DOI: http://dx.doi.org/10.18203/2320-6012.ijrms20161257

A study on the impact of smoking and alcoholism as determinant factors in the prognosis and outcome of diabetic foot ulcer disease

Bikramjit Pal, Nagaraju Raveender, Pal Sudipta

Abstract


Background: This is an observational study to determine the relation between the life style factors like smoking and chronic alcoholism with the severity of the diabetic foot ulcer disease; its implications and prognosis and outcome with particular reference to the incidence of amputation and the duration of the hospital stay. This study was done in 89 patients who were admitted in the surgical wards of two large private medical colleges in India: KPC Medical College and Hospital, Kolkata, West Bengal and Bhaskar Medical College and Hospital, Yenkepally Village, Ranga Reddy District, Telengana. In our study, we explored the relationship between two determinant factors - smoking and chronic alcoholism with the increased incidence of amputation and prolonged hospital stay in a diabetic cohort. It has been found from this study that the severity of diabetic foot ulcer disease is more in patients who were addicted to either smoking, alcohol or both.

Methods: The study was done on 89 patients who were admitted in the surgical wards of the following teaching hospitals in India - KPC Medical College and Hospital which deals mostly with middle income group of urban population (Rs.7594 to 15188) and Bhaskar Medical College and Hospital which deals mostly with low income group of semi-urban population (Rs.4556 to 11361) as per Kuppuswamy’s socio-economic status scale (updating for 2012). The youngest patient was from semi-urban area aged 26 years and the oldest patient was from urban area aged 83 years. The outcome and prognosis of the diabetic foot ulcer disease were assessed with the incidence of amputation and duration of hospital stay in relation to the two determinant factors of smoking and alcoholism.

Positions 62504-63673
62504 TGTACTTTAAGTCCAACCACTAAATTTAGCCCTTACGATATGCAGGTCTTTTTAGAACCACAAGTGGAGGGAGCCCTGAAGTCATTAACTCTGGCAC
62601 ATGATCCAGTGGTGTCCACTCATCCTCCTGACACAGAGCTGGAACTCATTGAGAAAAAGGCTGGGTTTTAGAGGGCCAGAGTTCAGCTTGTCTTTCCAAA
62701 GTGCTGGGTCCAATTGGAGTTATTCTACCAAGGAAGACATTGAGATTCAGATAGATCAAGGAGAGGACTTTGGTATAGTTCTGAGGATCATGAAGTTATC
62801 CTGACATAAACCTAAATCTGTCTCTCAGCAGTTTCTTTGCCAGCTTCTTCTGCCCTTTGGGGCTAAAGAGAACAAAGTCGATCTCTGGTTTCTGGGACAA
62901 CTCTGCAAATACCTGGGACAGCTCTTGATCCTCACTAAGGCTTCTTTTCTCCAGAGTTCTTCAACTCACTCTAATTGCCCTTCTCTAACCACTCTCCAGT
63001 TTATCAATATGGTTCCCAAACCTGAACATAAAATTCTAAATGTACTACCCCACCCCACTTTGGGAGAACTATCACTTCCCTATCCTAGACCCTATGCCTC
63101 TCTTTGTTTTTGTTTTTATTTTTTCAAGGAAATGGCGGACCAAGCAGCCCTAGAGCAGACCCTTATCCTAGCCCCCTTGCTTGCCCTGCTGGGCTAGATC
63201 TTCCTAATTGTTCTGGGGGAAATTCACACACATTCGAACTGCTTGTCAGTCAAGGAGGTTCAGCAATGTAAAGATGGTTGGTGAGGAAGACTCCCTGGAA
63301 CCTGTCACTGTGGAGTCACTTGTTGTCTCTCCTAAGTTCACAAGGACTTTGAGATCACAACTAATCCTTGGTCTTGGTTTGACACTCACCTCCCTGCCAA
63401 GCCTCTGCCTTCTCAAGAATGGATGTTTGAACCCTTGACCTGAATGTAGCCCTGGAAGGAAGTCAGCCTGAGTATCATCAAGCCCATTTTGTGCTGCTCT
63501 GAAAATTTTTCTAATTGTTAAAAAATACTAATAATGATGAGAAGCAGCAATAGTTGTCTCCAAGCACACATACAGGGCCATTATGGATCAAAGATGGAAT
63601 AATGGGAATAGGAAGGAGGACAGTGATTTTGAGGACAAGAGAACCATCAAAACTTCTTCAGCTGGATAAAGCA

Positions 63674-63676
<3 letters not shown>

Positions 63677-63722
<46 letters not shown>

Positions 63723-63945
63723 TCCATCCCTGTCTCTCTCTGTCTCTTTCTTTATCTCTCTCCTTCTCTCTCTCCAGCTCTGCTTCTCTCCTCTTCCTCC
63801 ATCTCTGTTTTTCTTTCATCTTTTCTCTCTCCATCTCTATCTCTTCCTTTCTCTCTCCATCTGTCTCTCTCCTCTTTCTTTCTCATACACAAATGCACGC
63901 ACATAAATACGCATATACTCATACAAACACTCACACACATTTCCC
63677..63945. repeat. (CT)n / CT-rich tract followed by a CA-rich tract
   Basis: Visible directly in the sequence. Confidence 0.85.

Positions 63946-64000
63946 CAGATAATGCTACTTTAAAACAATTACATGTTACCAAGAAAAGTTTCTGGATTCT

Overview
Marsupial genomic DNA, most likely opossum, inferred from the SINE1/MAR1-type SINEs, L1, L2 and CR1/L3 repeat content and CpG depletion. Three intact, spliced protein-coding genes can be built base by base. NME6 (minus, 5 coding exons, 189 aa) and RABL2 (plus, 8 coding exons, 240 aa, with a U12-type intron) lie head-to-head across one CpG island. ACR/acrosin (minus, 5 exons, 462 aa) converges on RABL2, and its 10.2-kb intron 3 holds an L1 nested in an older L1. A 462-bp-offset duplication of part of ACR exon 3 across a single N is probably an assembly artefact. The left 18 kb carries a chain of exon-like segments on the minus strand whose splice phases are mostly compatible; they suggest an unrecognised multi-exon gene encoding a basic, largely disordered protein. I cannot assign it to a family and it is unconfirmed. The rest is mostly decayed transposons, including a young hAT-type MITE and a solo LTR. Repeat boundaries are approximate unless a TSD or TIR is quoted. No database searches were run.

Results: The diabetic patients who were smokers and/or chronic alcoholic underwent more amputations with concomitant longer hospital stay than the patients who had no addiction to these substances. The prognosis was worse in the subgroup of patients who were both smoker and chronic alcoholic.

Conclusions: The study observed that the prognosis and outcome of a diabetic foot ulcer disease changes significantly in patients who are addicted to smoking and alcoholism with higher incidence of amputation and longer hospital stay.

 


Keywords


Diabetic foot ulcer disease, Wagner classification of diabetic foot ulcer disease, Smoking and diabetic foot ulcer, Alcoholism and diabetic foot ulcer, Amputation and diabetic foot ulcer disease, Hospital stay and diabetic foot ulcer disease

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